The return of the snow over the weekend has once again played havoc with day to day activities and normality has again gone out the window. This time not only is the snow disrupting public and private transport, it is also making the business of looking after livestock difficult and frustrating. I am beginning to tire of having to carry a sledge hammer when I go to check the polo ponies. I hasten to add that the purpose for it is not for use on them but to crack the very thick ice which forms on the water troughs most nights.
The ponies appear to be thriving in this weather; they are looking fat and well and seem to enjoy cavorting around the snow covered fields. However, they like the cattle are getting through twice as much hay as normal to combat the cold, which is a concern as we started the winter with limited reserves. I certainly hope that the predictions of an early spring in February turn out to be true.
This icy blast which we are told originates in Canada and arrives here via the arctic is unusual; I hope the headlines which tell us that it may continue for the best part of a month are wrong. With the price of heating and transport fuel escalating, it is a worry as there are already reports of shortages.
I am appalled to hear that unscrupulous companies are charging way over the odds for oil plus an excess of £500 for it to be delivered! This is a scandal and should be classed as a criminal offence.
Every day I hear of diesel being stolen from farms and businesses. The thieves are draining lorries and tractors as well as on farm storage tanks, but It appears that the police are unable or unwilling to follow these incidents up despite being directed to both the perpetrators and locations of the missing fuel.
Apparently one gallon of diesel is much like another so they say they are unable to identify where it has come from despite the tip off. The result is that these criminals are getting away with it and their victims are becoming increasingly frustrated, some having been targeted on a number of occasions.
The worry is that if the police are unable to put a stop to this criminal activity, people will take the law into their own hands and we could well see a repeat of what happened to Julian Gardener who tried to protect his property; it can only end in tragedy.
If the police are incapable of tackling this growing problem they should say so but they must then be prepared to face the consequences when a growing number of normally law abiding citizens do take the law into their own hands in an attempt to protect their property and the financial future of their businesses.
*I noted with alarm that government agencies are about to target the innocent wood burner. Someone has decided that they are not energy efficient and they produce too much dust. As Ote Hall relies almost entirely on two wood burners for heat and hot water, anyone attempting to decommission my wood burners had better watch out!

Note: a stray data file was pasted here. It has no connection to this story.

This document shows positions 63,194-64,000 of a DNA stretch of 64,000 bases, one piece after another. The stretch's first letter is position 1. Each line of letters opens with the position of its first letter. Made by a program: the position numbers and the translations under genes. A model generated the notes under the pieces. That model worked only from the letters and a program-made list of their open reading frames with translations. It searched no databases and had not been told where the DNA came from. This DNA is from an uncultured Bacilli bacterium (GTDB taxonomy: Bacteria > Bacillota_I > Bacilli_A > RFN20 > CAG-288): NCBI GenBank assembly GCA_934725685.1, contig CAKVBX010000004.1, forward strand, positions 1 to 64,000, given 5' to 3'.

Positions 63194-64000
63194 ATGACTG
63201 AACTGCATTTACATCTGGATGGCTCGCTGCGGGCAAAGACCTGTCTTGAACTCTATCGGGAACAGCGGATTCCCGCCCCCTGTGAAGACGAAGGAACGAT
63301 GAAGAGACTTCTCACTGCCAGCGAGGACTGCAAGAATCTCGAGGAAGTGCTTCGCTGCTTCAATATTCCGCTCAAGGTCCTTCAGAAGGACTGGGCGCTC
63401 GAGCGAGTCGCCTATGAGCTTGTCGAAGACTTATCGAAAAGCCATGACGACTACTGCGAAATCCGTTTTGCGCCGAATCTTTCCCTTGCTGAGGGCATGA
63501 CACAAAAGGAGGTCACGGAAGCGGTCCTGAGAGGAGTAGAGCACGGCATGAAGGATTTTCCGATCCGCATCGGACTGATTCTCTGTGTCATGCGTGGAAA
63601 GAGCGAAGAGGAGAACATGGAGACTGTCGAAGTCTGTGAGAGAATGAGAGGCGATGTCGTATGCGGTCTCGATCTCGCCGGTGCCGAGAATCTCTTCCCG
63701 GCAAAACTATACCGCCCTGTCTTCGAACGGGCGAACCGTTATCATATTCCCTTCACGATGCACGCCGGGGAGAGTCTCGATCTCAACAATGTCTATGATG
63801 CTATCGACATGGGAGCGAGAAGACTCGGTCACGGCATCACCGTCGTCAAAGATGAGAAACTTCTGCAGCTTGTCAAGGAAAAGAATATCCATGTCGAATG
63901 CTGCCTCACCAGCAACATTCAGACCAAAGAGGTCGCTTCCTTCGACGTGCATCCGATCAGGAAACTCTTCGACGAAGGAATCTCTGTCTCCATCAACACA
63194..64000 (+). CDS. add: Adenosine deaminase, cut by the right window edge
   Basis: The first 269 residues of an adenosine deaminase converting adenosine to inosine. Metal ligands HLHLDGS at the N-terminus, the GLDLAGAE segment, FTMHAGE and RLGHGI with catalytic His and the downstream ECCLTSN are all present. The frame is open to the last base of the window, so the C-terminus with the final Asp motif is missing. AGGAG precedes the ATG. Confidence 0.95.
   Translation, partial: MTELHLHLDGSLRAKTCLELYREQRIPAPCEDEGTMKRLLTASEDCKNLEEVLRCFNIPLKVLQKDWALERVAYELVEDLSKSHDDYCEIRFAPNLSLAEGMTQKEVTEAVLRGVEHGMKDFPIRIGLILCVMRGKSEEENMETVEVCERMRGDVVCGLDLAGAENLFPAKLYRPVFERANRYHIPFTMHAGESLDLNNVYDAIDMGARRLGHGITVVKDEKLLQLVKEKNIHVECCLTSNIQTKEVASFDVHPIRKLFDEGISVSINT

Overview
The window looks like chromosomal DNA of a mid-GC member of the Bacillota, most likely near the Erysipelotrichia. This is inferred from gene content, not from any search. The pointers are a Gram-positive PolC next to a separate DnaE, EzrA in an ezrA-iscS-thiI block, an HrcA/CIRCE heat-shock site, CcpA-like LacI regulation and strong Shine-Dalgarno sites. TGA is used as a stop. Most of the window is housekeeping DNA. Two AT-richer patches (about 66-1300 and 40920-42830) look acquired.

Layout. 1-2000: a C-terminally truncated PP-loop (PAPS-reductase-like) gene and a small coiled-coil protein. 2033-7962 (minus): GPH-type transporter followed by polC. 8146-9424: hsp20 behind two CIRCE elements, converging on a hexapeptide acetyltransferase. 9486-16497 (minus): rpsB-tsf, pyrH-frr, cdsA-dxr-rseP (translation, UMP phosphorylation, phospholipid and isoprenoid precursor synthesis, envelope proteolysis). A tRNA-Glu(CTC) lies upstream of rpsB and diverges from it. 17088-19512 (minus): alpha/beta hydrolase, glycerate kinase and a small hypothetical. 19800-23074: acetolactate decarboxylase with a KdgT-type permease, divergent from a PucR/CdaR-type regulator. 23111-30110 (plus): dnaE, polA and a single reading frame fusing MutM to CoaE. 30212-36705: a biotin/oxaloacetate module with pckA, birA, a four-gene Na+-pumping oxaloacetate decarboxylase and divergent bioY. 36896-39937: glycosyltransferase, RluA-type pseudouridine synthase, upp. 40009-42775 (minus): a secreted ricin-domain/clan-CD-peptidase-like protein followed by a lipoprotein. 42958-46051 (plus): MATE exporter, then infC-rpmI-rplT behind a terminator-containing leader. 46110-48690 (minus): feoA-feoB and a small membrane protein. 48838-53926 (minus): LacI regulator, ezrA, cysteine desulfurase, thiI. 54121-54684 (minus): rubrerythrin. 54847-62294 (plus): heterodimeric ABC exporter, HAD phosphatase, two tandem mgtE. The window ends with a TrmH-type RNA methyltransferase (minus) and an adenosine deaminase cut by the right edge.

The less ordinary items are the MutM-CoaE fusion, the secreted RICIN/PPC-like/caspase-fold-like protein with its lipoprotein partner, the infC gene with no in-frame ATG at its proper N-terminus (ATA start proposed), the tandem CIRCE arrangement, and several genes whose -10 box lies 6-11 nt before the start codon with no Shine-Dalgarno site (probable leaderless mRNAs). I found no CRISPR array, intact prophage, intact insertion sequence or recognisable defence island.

The debate regarding the future energy supplies continues to dominate the press; I have to agree with those who warn of the danger of relying upon ‘green’ energy in the form of wind turbines in particular. I have nothing against these graceful giants; I actually think they look rather elegant and I would be happy to have a few here. However, it is apparent that they have very limited use and we certainly cannot reply upon them to provide sufficient power to keep the lights on.
I think we would all be very cold indeed and lacking illumination if wind turbines were our only source of power. It is freezing cold and currently the demand for electricity is sky high and most of the time there has not been a breath of wind.
The government is aware that time is running out for the existing nuclear power stations, a new generation of nuclear power plants should have been planned and developed years ago, now there is much catching up to do.
Sites have been approved for around eight new nuclear plants, but that is only half the number which will apparently be required by 2030. The cost to the tax payer to bring the UK up to date and ensure we have sufficient electricity supplies in years to come is colossal. At a time of austerity and an escalating cost of living it will be a huge additional burden on household expenses. What a pity the last government failed to tackle this crucial matter when there was a glut of income. Sadly that income was spent tactically to keep them in power instead of planning for the future – energy security and food security go hand in hand – what a shame politics gets in the way and prevents sensible forward planning.
I wish everyone a very Happy and safe Christmas.
Carola Godman Law